ISIL’s last supply line from Mosul to Syria has been severed by Iraqi-led forces, leaving the armed group’s stronghold completely isolated.
Shia-Muslim paramilitary forces, known as Hashed al-Shaabi, captured the road linking Tal Afar to Sinjar west of Mosul on Wednesday and linked up with Kurdish forces there, security officials say.
“Hashed forces have cut off the Tal Afar-Sinjar road,” Abu Mahdi al-Mohandis, a senior commander, said on social media.
A Kurdish security official told AFP news agency the Shia militia had linked up with other anti-ISIL forces, including Kurdistan Workers’ Party (PKK) fighters, in three villages in the area.
Also on Wednesday, an air strike by the US-led coalition “disabled” the fourth bridge on the Tigris River in Mosul, leaving the city with a single functioning connection and further disrupting ISIL’s supply lines.
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Aamaq news agency, ISIL’s media arm, and a top Iraqi commander in Mosul reported the air strike, which took place before dawn.
It was the second to target a Mosul bridge this week and the fourth since shortly before the launch of the offensive to retake the city.
Iraqi forces kicked off the operation – backed by US-led air strikes – on October 17 to retake the country’s second-largest city, where ISIL leader Abu Bakr al-Baghdadi proclaimed a caliphate in 2014.
Troops have already entered the city from the east, Kurdish Peshmerga and other forces are also closing in from the north and south and only the west had remained open.
The latest development will make it long and dangerous for ISIL if it attempts to move fighters and equipment between Mosul and the Syrian city of Raqqa, the last two bastions of their crumbling “caliphate”.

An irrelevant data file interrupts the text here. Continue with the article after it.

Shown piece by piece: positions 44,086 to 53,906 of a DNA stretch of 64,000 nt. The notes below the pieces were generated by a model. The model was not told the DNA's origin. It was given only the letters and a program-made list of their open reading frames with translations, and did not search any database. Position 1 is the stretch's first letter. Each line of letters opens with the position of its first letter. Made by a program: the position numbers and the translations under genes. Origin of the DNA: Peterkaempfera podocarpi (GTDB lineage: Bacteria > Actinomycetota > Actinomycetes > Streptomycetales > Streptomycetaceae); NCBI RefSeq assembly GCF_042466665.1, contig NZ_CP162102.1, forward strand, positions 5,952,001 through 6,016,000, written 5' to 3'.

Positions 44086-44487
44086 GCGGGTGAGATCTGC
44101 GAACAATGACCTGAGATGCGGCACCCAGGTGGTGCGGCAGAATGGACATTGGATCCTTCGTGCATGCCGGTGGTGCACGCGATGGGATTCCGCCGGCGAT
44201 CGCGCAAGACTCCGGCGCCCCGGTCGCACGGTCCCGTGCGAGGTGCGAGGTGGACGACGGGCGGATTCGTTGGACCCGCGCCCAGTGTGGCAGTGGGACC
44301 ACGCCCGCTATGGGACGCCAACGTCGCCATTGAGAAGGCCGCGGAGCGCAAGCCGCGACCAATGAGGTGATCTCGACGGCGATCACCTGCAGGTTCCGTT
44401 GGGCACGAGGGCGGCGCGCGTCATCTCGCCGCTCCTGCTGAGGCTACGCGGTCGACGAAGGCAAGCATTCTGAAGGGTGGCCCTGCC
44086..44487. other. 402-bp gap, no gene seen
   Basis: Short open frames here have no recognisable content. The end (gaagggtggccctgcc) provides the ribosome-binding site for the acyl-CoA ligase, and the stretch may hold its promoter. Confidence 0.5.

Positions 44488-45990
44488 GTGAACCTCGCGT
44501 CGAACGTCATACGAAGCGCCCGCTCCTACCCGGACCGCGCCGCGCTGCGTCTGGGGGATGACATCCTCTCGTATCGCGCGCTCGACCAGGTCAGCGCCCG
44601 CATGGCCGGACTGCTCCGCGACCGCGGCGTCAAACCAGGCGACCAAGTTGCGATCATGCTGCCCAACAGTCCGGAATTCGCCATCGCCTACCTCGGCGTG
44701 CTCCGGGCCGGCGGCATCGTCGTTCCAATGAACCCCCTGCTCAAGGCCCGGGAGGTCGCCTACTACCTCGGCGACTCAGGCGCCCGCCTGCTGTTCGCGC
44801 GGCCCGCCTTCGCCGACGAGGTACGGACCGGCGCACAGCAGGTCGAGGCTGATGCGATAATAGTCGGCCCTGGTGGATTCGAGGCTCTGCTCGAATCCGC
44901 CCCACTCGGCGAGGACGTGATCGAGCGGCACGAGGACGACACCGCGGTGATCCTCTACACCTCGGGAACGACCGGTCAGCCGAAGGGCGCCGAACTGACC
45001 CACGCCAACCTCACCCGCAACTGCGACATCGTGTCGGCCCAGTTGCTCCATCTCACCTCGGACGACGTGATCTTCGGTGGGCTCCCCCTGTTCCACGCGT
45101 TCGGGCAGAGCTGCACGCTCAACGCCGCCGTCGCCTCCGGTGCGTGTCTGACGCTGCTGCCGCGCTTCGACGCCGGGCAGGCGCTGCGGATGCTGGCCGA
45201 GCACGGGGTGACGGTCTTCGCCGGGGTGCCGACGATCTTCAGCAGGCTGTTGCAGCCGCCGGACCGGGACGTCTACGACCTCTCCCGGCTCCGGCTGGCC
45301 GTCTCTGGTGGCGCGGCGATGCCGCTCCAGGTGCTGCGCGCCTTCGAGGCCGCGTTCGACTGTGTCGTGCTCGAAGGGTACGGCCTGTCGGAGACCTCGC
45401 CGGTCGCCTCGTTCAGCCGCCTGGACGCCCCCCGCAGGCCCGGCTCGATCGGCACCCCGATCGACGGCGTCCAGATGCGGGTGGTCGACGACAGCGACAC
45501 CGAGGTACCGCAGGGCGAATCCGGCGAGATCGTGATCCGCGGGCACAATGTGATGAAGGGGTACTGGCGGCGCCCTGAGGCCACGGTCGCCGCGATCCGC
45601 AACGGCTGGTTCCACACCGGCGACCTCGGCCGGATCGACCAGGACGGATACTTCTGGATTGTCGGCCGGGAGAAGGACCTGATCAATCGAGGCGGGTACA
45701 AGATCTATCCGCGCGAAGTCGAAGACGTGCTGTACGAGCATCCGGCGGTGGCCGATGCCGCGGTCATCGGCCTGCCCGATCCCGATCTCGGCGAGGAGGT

|Iraqi forces have already entered the city from the east [Thomas Coex/AFP]|
Tens of thousands of Iraqi civilians have fled Tal Afar as the paramilitary force closed in on the town.
The exodus from Tal Afar, 60km west of Mosul, is causing concern among humanitarian organisations as some of the fleeing civilians are heading deeper into ISIL territory, where aid cannot be sent to them, provincial officials said.
About 3,000 families have left the town, with about half heading southwest towards Syria, and half northward into Kurdish-held territory, said Nuraldin Qablan, a Tal Afar representative in the Nineveh provincial council, now based in the Kurdish capital, Erbil.
“We ask Kurdish authorities to open a safe passage for them,” he told Reuters news agency. “People are fleeing due to the Hashid’s advance, there are great fears among the civilians.”
Iraqi military estimates put the number of ISIL fighters in Mosul at 5,000-6,000, facing a 100,000-strong coalition of Iraqi government units, Peshmerga fighters, and Shia militias.
Mosul’s capture is seen as crucial towards dismantling the caliphate. Baghdadi is believed to have withdrawn to a remote area near the Syrian border, and told ISIL fighters there can be no retreat.
A Mosul resident said air strikes have intensified on the western part of the city, which is divided by the Tigris River running through its centre.
The strikes targeted an industrial area where ISIL is believed to be making booby-traps and transforming vehicles into car bombs, he said.
ISIL fighters are dug in among more than a million civilians as a defence tactic to hamper the air strikes. They are moving around the city through tunnels, ploughing suicide vehicle bombs into advancing troops, and hitting them with sniper and mortar fire.
|Iraqi military estimates put the number of ISIL fighters in Mosul at 5,000-6,000 [Thomas Coex/AFP]|
Source: News Agencies